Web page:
With TBM tools and methodologies, the same masterful strategy execution that improves outcomes during the M&A process supports the change management goals companies still have after the deal too, but those goals don’t end with transaction and the transition. The real and measurable value in TBM is its transformative power across the entire enterprise. One area in which TBM makes sense – in fact, so much sense that it seems like common sense – is in governance. In our work with clients, we often hear how the end-to-end visibility achieved in their organizations helped them to “see” in ways they never could before, and identify weaknesses and loopholes in places where they never knew what they never knew.
When these governance issues become visible, it’s far easier to design and implement processes that support new or strengthens existing frameworks to mitigate risk in operations, finance and other areas, not the least of which is IT itself. A TBM approach will standardize financial information, align benchmarking data to reduce the time needed to collect it, and simplify the historical trending and analysis that have always been at the heart of the business, and will remain a core value long after the M&A completion. The TBM alignment with Corporate Performance Management (CPM) means better strategic outcomes that are executed on the basis of real-time analysis and research to allow for fast and fluid adjustment within the rapidly evolving IT market space.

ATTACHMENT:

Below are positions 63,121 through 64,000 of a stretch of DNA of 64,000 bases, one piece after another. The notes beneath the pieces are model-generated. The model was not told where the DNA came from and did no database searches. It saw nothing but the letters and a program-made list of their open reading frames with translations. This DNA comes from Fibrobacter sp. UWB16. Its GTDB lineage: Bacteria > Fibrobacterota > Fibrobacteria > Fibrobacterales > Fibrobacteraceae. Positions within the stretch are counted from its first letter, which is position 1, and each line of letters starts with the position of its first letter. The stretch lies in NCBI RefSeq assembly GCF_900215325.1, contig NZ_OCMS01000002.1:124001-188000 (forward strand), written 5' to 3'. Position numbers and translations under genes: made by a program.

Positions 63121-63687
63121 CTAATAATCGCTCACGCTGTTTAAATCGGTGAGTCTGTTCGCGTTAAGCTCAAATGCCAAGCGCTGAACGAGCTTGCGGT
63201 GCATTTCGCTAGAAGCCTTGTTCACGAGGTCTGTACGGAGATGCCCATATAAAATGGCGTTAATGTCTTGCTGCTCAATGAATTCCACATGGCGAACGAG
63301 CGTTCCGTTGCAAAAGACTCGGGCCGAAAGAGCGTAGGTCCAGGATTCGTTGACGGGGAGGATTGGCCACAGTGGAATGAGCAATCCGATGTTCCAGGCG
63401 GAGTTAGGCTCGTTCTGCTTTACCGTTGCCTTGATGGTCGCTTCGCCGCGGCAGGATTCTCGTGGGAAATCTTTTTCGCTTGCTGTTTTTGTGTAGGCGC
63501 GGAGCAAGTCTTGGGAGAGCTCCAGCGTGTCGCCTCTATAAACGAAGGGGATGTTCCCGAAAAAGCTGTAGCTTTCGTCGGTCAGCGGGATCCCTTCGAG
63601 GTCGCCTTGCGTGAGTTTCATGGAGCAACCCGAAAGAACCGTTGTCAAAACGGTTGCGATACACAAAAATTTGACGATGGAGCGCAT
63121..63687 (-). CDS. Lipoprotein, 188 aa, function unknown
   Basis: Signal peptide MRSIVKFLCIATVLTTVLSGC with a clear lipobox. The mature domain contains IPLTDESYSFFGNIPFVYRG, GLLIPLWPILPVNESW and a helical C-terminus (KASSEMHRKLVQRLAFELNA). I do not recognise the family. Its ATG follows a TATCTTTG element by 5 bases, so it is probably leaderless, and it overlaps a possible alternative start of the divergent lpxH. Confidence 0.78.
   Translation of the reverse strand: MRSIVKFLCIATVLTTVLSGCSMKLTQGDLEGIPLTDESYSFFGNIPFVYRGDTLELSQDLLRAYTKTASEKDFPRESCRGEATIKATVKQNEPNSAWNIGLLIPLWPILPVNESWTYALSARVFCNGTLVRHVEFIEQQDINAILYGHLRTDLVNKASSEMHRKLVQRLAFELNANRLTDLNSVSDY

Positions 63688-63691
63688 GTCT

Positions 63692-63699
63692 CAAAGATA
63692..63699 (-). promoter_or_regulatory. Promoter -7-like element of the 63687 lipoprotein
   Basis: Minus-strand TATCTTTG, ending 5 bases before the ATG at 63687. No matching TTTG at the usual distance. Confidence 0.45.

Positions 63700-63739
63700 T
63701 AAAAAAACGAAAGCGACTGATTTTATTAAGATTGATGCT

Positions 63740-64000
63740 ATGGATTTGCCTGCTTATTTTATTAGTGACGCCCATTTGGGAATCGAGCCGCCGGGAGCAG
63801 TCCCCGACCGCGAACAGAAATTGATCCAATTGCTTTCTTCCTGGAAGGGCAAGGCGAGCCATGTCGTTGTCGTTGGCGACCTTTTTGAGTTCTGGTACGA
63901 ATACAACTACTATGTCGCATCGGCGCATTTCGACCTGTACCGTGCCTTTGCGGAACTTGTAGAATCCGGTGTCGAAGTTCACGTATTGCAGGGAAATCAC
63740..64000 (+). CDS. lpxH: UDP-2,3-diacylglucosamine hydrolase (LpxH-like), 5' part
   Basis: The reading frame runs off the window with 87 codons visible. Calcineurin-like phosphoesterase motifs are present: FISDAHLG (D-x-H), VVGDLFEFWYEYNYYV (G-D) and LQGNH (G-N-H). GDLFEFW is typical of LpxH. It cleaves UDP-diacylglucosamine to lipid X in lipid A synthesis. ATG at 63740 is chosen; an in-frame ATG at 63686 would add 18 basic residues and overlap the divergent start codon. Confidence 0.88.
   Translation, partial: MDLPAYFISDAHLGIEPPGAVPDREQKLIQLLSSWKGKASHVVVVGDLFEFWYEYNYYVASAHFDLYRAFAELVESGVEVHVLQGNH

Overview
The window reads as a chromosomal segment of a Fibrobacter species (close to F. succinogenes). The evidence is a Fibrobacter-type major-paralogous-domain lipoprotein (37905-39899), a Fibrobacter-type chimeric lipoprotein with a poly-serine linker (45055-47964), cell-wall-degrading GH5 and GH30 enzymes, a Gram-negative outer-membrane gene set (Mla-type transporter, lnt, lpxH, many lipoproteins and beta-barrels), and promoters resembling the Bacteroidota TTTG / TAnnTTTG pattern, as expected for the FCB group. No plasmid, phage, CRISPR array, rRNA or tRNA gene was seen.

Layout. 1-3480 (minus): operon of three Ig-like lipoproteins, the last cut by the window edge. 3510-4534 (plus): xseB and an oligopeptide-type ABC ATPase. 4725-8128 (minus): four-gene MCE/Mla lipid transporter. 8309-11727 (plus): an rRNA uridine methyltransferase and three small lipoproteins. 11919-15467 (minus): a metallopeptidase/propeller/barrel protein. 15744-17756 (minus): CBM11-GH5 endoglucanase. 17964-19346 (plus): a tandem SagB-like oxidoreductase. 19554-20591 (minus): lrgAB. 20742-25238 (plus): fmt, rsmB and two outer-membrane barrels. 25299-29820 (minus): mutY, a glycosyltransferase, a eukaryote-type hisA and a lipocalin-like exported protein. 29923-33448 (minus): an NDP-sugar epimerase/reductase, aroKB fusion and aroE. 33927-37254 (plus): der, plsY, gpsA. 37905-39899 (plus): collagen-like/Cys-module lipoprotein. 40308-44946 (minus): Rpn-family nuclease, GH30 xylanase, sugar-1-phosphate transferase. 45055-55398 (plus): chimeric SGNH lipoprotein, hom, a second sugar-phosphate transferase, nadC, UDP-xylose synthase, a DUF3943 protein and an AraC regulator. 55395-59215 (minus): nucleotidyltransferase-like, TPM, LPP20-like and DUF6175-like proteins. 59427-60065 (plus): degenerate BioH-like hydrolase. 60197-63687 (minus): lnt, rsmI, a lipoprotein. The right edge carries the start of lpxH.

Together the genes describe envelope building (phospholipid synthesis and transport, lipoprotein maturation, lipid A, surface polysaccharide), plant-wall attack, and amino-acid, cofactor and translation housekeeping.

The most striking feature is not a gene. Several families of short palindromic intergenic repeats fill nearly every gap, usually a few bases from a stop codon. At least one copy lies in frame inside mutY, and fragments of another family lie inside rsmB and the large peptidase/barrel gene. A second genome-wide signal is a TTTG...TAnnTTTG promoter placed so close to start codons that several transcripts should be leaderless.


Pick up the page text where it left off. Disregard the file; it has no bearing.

The dimensional approach to TBM emphasizes that process is continuous, so that decision makers always have an ongoing comparison of IT costs against industry peers, as well as internally between lines of business. The data analytics available in a TBM framework empower them to focus on the strategy of IT-driven transformational initiatives, and support the success and the benefits of those decisions. The TBM strategy keeps the “information” in IT so that the information is useful and delivers deep and actionable insights that lead to continued growth, value creation, and above all, ever-better information.